Bid to cut down on prescription opioid addiction

New guidelines to help doctors protect patients from harmful effects

Wednesday 21st August 2019

Health authorities are issuing new guidelines for doctors in a bid to cut down on prescription opioid addiction and overdoses.

Prescriptions for drugs such as codeine, morphine and tramadol have risen significantly in recent years despite ‘limited evidence’ for their long-term effectiveness when it comes to chronic pain.

Chronic pain affects one in five Scots and is commonly caused by long-term conditions including diabetes, arthritis and back pain.

Over 2018-19, there were 2,679,182 prescriptions for opioids dispensed at a cost of around £29m.

Patients prescribed opioid medication carry the risk of addiction and overdose, as well as other side effects such as increased risk of falling.

Under the new rules, doctors will have to review newly prescribed opioid medication early, as well as at least annually.

Professor Lesley A Colvin, who helped draw up the regulations, said the changes should ensure “those who benefit from opioids for chronic pain continue to get the relief they need, but are also protected from potential harmful effects.”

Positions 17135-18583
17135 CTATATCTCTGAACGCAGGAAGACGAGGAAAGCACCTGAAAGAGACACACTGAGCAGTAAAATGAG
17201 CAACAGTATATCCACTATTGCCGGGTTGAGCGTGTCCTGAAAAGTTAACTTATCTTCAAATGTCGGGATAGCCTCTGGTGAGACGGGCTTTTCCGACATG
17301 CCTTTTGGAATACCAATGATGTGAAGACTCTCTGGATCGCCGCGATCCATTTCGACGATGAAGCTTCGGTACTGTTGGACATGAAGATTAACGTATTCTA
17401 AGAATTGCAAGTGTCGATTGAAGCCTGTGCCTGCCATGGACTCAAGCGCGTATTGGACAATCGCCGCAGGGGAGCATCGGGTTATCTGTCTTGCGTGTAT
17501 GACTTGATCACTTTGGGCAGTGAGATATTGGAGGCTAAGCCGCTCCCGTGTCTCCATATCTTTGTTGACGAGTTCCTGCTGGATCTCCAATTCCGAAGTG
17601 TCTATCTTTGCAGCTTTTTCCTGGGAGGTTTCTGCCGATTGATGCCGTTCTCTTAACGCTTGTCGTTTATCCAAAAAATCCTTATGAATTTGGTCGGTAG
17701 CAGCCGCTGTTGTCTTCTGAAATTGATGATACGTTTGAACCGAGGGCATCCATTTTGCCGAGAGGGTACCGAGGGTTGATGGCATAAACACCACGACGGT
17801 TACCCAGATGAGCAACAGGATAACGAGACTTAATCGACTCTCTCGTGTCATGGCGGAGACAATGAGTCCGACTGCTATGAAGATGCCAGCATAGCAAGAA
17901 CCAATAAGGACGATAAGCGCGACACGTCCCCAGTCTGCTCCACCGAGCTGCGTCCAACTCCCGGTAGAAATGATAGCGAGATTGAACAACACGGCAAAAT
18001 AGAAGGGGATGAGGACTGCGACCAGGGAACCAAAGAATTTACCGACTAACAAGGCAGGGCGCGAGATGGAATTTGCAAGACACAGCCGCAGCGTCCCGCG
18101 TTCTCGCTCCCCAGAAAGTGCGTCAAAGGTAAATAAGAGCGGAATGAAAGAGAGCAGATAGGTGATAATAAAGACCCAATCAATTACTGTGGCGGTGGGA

The professor of pain medicine at the University of Dundee explained: “Opioids should only be started after careful assessment and discussion, with agreement that benefits must outweigh risks for continuing use.

“The best evidence tells us that better management of opioid prescribing, alongside consideration of other management strategies – such as supporting increased physical activity – with increased reviewing of patients, will give patients the protection they need.”

Dr Safia Qureshi, director of evidence at Healthcare Improvement Scotland, said: “It’s important that those who need strong pain relief get the medication they need, but are kept safe from the dangerous side-effects associated with these powerful medicines.

“We would urge healthcare professionals to make use of the updated guidelines to ensure that people get the best possible care.”